“A lot of trans activists were putting pressure on and trying to warn broader LGBT activists … that a narrow focus just on the legalization of same sex marriage — which at the time was often accompanied by warnings to trans people that this was not our time, that we needed to wait our turn for civil rights — that if we were to focus so narrowly on that one issue, we would leave ourselves vulnerable,” Gill-Peterson says.

She says that the intent to protect girls and women has gotten lost in the anti-trans legislation. “It's the height of hypocrisy for someone like the governor of Mississippi to claim that what he's doing is protecting women and girls when in fact, he is doing the very literal opposite.”

Turban adds, “There have been these sports bills that have been sending these messages to kids that like, ‘If you're a transgender girl, you're really confused. You're actually a boy, and you're trying to take things away from girls.’ And none of it's based on a real problem. None of it's based on any real science.”

He uses the example of a 2013 California law that allowed transgender girls to compete on a girls sports team, and so far, there have been no problems. 

“Every major medical organization has come out and said these legislative attempts to take gender affirming medical care away from transgender kids is dangerous. And from my experience with some of these kids, it could even be potentially fatal.”

Turban says that politicians and political pundits have dominated the conversation around gender identity, and there hasn’t been enough coverage of doctors and trans people themselves.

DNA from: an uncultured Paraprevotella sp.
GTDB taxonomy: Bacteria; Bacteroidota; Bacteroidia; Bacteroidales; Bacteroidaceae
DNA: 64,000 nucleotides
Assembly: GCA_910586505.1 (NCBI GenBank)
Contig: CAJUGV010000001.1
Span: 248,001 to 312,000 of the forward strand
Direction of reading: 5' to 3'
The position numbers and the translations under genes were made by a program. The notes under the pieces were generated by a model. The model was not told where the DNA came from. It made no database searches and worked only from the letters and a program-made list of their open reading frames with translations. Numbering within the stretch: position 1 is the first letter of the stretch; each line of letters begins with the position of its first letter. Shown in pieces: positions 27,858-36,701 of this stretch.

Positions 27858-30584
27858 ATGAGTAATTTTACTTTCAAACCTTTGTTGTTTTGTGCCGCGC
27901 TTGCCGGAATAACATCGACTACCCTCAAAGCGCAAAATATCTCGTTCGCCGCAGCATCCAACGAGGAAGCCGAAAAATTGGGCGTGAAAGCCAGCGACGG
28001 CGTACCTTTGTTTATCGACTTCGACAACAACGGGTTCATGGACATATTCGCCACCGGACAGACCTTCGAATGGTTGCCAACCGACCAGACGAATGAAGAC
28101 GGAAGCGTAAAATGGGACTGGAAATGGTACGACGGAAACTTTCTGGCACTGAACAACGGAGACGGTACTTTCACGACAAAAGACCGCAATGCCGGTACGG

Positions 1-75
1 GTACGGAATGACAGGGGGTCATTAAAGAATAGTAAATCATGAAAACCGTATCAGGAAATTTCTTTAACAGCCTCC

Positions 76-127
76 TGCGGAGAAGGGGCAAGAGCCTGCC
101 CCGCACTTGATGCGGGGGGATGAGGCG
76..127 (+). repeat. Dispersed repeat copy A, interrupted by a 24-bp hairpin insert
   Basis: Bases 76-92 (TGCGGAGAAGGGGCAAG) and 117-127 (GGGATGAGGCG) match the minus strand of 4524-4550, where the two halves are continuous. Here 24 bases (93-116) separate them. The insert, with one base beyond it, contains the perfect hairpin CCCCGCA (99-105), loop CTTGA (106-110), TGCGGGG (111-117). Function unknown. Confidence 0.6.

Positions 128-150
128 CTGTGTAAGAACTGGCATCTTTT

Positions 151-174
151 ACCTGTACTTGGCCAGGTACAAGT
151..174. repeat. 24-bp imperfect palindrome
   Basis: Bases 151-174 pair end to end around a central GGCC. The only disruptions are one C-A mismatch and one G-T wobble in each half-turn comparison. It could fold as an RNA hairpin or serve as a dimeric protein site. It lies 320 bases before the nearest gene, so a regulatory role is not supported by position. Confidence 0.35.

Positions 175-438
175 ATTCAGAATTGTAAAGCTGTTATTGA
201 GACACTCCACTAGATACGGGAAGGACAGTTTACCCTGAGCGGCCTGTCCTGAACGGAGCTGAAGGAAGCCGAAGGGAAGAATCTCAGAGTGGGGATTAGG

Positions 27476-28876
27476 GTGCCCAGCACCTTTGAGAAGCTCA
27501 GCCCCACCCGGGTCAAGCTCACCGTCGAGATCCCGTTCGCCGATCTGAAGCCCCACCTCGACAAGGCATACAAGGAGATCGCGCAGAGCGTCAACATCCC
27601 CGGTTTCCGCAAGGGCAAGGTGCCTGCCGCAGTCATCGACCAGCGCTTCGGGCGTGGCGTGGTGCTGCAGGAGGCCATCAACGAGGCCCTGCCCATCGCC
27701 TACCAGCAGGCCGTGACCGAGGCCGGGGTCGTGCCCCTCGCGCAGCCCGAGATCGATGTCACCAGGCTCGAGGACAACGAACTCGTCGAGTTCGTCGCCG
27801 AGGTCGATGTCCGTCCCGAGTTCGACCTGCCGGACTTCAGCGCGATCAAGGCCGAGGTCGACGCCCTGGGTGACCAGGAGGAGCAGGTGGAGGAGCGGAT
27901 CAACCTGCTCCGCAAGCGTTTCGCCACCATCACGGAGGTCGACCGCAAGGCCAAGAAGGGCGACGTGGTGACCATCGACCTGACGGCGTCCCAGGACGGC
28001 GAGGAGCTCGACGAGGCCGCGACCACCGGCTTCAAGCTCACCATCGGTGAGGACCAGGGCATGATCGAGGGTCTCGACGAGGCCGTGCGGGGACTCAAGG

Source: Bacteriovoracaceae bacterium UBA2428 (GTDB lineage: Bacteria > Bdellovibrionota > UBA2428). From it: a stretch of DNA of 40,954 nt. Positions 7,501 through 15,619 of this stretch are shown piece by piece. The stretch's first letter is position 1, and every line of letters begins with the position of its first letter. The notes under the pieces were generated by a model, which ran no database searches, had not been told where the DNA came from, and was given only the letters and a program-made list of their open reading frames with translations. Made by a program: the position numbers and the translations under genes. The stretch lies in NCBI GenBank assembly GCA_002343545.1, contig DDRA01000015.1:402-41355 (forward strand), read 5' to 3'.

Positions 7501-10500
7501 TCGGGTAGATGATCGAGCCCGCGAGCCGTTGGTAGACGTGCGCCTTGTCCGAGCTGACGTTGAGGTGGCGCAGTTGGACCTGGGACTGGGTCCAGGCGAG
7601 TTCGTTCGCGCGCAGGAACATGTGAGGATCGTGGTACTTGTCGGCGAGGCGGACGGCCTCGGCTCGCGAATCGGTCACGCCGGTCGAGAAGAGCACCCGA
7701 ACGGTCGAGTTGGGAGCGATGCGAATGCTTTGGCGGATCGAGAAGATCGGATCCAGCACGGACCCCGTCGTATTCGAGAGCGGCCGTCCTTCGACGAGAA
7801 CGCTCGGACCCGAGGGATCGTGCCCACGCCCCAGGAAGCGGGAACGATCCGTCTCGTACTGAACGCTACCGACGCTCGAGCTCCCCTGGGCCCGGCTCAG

“We're not hearing from the doctors, we're not hearing from the trans kids themselves as much. We're not hearing from their parents. And if you talk to the people who this legislation really impacts, they pretty much universally will tell you this is a bad idea, and it's dangerous,” Turban says. “It doesn't seem they've gone through the published medical protocols from The Endocrine Society or the American Academy of Pediatrics. 

He adds, “And without the relevant experience, they're coming out and saying, ‘You know what, we think these major medical organizations that have been doing research on this for decades are wrong, and we're going to take away all this medical care.’”  

The weaponization of scaring parents

Turban says that lots of parents have raised fears of their child mistakenly transitioning and making irreversible decisions like top surgery or taking hormones. But he says those fears are often rooted in misinformation.

He cites alleged evidence of trans kids who change their mind about their gender identity later in life. Turban says that those studies were conducted with prepubescent kids who more than likely didn’t identify as transgender anyway. 

In his line of work, Turban offers medical intervention with teenagers during their early stages of puberty. At that point, the only treatment he provides are puberty blockers, which pauses puberty until a family works with doctors and therapists to figure out the next course of action.

Turban says that without medical intervention, some kids can have a strong negative reaction to the development of their bodies. He uses the example of a patient who avoided going to the bathroom as much as possible and developed intestinal damage and needed surgery. 

“This is a very careful process. We start from the most reversible intervention, which is a puberty blocker, and save the less reversible interventions like surgery until much later down the line. And none of these are decisions that are made lightly or quickly. And I think that's often what's been lost.”



  • Jules Gill-Peterson - historian at Johns Hopkins University who co-edits the journal Transgender Studies Quarterly, author of the book “Histories of the Transgender Child”
  • Dr. Jack Turban - child and adolescent psychiatry fellow at Stanford University; co-editor of “Pediatric Gender Identity: Gender-affirming Care for Transgender and Gender Diverse Youth”
  • Chris Attig - Arkansas resident, father of a transgender son
  • Samantha Schmidt - reporter who covers gender and family issues for the Washington Post